This client decided to begin by focusing on a specific cohort: heart failure (HF) patients. We worked with them to create a data mart for their HF population so they could track readmissions rates and assess how the quality interventions they implemented affected those rates.

The health system’s team gathered best practices from the medical literature and decided to use interventions that included:

  • Medication review. Clinicians are required to review medications with HF patients at discharge.
  • Follow-up phone calls. A nurse calls to check that the patient is following the health regimen appropriately (within seven days for high-risk cases and 14 days for other cases).
  • Follow-up appointment scheduled at discharge.

As they implemented these best practices, the data flowed into the EDW, and the team was able to see:

  • How compliant clinicians were in using the best practices.
  • How these best-practice interventions affected 30- and 90-day readmissions.

They also began to add other best practices to their set of interventions.

At that point, the client hadn’t yet set up an algorithm to predict risk. Rather, they relied on physicians to flag patients as high risk. Because the health system needs to refine its processes and ensure that the right amount of resources are being devoted to high-risk and rising-risk patients, the team is now turning its attention to predictive algorithms as a method for streamlining its processes and making more effective interventions.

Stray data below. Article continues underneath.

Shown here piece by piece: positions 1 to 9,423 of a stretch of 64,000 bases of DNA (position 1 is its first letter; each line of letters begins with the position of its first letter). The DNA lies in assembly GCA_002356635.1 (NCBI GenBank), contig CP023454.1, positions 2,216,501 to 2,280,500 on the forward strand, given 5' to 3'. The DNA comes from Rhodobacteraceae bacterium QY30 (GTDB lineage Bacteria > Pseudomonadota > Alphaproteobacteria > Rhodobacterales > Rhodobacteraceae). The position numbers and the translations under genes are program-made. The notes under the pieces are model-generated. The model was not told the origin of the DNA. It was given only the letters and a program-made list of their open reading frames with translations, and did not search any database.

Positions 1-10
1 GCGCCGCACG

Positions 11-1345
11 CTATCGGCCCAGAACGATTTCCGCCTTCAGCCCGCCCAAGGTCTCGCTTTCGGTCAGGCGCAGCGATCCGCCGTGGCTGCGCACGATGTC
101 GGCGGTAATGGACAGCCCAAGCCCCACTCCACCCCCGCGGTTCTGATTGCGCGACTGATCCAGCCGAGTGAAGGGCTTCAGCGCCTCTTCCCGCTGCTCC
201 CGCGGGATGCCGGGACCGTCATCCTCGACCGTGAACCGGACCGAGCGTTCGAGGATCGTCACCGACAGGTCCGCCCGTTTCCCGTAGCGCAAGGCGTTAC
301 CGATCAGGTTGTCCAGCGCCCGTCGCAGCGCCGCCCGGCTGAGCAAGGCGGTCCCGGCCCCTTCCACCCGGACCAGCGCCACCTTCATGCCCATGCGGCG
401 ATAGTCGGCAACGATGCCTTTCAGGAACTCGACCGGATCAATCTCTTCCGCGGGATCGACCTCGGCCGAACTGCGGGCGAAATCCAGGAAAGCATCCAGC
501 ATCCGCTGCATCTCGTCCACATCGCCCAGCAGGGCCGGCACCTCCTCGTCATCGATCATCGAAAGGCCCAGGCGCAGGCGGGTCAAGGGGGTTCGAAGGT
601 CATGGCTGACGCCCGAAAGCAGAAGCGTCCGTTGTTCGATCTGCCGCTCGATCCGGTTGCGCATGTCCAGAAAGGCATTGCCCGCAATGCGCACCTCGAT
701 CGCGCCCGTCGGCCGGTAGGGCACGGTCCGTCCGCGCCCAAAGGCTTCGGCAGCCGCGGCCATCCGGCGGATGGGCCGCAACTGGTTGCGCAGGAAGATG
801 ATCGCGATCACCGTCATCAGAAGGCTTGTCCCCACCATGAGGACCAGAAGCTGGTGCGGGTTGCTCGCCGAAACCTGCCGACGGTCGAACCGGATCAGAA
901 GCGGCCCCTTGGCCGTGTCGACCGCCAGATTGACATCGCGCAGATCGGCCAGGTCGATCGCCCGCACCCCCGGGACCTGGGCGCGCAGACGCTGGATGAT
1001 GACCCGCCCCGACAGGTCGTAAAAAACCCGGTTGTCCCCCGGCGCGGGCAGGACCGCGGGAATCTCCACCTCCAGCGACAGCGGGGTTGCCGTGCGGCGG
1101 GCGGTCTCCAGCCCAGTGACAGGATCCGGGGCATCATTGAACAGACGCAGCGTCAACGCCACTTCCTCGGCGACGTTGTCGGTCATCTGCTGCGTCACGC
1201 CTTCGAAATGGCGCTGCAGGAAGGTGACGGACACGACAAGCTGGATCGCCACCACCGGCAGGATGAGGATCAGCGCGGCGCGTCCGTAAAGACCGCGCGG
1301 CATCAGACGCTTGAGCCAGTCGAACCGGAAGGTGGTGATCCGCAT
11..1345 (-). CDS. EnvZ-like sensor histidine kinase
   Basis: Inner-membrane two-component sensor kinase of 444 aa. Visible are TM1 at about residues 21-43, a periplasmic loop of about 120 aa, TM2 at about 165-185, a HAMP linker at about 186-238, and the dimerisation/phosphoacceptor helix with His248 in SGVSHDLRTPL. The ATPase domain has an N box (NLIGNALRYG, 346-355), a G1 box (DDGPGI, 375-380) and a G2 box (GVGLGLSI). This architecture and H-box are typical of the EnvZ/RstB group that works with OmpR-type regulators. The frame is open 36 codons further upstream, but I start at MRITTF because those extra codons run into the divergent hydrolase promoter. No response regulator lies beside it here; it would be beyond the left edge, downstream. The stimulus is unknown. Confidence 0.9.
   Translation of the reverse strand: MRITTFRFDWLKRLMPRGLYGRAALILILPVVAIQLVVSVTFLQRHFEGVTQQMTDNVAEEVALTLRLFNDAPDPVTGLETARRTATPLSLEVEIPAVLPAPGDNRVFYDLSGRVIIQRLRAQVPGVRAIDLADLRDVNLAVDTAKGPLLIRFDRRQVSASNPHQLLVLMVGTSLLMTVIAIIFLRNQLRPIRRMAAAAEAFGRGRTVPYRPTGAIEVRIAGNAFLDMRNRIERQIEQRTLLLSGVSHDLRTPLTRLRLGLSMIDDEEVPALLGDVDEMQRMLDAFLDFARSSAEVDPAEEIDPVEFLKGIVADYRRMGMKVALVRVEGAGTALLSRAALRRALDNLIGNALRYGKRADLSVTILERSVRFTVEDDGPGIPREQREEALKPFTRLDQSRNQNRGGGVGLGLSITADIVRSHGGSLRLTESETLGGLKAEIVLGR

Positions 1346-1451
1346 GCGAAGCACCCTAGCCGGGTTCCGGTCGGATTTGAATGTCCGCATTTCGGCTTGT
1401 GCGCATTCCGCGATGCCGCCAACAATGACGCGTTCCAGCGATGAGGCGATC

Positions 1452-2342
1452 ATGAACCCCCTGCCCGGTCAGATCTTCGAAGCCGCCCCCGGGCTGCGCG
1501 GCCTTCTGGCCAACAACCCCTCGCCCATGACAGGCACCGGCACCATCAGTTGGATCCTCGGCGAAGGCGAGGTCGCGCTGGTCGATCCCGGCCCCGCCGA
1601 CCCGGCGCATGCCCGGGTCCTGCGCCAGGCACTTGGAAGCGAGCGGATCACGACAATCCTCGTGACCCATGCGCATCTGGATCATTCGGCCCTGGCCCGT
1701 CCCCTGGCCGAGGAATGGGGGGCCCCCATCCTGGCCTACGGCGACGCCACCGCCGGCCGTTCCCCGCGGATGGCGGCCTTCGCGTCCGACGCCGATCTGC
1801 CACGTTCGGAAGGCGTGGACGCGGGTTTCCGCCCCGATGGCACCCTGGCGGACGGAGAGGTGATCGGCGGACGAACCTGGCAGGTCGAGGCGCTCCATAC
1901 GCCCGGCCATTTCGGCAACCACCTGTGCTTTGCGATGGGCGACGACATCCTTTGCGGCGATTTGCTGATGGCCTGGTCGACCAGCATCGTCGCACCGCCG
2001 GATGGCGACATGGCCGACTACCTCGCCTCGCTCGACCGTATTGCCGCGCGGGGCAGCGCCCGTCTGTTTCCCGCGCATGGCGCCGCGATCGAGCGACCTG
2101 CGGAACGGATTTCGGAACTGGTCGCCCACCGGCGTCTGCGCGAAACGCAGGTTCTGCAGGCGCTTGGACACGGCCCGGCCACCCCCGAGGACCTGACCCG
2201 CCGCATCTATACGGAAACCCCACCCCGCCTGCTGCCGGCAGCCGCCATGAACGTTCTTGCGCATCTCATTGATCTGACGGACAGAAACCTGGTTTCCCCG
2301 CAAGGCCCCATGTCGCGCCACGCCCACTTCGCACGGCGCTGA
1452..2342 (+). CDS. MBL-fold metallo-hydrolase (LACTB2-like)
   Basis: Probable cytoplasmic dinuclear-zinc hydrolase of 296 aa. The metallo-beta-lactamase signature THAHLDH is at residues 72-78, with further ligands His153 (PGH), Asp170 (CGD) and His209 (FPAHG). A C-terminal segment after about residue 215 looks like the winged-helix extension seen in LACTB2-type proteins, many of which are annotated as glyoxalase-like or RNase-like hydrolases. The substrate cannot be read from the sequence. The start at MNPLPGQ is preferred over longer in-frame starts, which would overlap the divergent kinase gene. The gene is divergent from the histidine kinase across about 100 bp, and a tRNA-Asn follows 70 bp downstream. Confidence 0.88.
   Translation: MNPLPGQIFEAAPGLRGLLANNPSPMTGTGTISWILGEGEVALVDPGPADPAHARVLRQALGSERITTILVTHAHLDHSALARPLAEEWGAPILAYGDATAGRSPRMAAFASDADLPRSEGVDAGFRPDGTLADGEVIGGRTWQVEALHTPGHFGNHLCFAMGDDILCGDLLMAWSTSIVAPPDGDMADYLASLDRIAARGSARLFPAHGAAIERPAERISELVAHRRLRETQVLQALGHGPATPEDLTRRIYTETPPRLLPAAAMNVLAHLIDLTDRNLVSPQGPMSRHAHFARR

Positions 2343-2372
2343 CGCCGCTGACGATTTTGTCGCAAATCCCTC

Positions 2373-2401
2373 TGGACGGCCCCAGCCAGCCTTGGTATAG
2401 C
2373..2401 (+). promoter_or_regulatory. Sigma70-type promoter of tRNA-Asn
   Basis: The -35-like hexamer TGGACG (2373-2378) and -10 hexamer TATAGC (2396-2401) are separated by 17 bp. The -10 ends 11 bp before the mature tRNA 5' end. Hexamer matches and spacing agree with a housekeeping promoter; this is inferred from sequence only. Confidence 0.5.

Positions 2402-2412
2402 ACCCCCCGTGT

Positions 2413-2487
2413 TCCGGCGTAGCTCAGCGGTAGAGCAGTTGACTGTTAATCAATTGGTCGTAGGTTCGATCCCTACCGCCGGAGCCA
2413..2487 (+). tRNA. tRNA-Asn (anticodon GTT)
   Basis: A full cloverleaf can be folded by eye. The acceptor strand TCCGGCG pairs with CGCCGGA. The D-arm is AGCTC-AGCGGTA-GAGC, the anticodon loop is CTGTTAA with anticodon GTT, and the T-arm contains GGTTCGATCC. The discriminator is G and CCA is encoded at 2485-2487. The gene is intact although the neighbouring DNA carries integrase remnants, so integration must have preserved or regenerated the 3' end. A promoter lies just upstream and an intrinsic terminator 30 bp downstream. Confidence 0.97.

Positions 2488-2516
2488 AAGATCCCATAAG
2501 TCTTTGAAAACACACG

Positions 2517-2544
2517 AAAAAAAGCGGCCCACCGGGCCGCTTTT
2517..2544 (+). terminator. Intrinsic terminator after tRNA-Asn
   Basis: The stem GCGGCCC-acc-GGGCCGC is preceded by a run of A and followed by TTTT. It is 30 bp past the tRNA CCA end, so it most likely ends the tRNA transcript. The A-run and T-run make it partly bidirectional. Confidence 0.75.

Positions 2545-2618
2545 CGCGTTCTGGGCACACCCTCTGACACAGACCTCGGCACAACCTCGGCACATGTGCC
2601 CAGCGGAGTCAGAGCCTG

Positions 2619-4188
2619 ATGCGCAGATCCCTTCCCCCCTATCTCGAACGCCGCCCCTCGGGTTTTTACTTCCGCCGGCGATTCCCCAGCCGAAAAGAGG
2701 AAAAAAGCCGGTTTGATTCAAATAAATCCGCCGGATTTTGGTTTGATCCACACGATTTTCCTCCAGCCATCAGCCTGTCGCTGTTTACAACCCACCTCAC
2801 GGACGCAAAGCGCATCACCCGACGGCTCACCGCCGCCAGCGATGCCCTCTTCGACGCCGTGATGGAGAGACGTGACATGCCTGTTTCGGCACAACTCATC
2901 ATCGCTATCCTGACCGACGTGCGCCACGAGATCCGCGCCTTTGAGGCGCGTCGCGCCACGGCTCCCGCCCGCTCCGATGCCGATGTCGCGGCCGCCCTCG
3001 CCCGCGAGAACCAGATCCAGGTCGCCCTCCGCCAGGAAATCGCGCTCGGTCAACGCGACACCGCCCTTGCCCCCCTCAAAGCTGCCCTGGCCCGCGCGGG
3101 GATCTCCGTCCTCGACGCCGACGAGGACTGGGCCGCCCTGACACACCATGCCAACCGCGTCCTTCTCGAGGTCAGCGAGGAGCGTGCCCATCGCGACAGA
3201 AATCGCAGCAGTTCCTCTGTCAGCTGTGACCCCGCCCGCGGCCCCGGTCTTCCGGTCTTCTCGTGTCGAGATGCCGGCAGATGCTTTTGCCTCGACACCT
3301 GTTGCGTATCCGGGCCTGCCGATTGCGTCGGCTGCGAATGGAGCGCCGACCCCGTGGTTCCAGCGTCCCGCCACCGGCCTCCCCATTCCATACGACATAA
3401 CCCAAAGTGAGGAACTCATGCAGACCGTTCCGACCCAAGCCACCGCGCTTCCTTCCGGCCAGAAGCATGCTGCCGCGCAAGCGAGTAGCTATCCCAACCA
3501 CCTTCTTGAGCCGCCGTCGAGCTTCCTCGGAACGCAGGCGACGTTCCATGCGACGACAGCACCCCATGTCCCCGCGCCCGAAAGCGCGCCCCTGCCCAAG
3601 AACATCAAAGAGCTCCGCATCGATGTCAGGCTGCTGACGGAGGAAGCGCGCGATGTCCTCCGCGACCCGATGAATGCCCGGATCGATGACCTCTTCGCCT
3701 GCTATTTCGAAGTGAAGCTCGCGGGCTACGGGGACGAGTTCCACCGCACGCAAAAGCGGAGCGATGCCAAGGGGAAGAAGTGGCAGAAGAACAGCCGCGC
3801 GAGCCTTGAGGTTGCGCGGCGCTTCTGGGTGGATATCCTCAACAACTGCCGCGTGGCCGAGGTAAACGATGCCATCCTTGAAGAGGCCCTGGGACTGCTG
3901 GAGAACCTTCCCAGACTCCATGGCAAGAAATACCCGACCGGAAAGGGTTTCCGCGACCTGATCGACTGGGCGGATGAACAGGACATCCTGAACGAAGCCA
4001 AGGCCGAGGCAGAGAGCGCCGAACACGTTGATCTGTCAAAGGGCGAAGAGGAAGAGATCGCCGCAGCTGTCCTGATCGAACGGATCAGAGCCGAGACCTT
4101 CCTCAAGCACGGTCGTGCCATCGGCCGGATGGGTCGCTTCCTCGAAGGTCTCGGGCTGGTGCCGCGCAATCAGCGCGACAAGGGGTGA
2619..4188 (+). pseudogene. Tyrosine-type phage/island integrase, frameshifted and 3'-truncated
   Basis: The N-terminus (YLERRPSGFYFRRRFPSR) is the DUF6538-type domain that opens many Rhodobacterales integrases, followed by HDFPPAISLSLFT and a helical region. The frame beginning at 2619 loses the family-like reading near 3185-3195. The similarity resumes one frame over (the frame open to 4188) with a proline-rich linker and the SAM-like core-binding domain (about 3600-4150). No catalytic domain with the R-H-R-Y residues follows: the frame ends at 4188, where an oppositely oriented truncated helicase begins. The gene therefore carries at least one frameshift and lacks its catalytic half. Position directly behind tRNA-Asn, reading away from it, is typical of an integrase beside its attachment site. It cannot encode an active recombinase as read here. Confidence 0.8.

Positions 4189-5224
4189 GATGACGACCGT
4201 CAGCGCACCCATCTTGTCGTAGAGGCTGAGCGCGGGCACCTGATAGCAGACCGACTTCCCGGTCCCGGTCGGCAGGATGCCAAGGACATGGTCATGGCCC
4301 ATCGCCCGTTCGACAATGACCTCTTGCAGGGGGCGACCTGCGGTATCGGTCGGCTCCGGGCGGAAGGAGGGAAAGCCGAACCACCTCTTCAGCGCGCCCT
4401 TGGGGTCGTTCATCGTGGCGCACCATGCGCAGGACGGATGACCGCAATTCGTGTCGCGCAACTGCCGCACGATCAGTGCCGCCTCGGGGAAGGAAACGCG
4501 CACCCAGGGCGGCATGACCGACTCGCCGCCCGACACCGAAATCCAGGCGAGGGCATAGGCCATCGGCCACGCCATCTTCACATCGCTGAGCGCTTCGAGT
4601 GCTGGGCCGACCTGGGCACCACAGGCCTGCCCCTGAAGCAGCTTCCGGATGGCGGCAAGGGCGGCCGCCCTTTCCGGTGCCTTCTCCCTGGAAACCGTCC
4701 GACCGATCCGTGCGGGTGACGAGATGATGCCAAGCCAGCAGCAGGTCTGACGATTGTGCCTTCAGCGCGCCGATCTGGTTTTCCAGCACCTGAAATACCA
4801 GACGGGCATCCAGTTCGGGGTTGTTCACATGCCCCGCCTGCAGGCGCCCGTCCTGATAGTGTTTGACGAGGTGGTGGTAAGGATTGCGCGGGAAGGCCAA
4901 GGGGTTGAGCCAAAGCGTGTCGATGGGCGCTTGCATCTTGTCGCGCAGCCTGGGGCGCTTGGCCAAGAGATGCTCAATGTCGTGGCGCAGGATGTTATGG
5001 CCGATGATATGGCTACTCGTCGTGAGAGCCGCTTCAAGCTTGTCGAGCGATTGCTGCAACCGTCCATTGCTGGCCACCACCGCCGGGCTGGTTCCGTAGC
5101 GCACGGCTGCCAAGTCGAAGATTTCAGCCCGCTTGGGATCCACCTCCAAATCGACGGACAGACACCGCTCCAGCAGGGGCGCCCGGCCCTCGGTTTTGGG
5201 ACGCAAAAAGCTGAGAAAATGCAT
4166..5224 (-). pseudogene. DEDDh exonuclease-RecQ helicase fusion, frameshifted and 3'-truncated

Data mining can also help this health system streamline its efforts by evaluating the relative efficacy of each best practice. For example, if a case manager only has time to apply some of the interventions to a patient, which intervention or combination of interventions will have the most impact?

This brief case study is illustrative of what applying data mining in the real world is all about. If the health system had waited until its stars were perfectly aligned before getting started on its initiative, it might still be waiting today. Perhaps that’s why data mining so often doesn’t make it out of the academic lab and into everyday clinical practice. But this is the type of effort that is required—the determination to iterate step by step in a process of continuous quality improvement.

Data Mining in Healthcare Holds Great Potential

As stated earlier, today’s healthcare data mining takes place primarily in an academic setting. Getting it out into health systems and making real improvements requires three systems: analytics, best practice, and adoption, along with a culture of improvement. We hope that showing these real-world examples inspires your team to think about what is possible when data mining is done right.

Has your organization attempted any data mining initiatives? What predictive models have you implemented successfully? What challenges have you faced juggling fee-for-service and shared-risk contracts? How has analytics helped you tackle those challenges.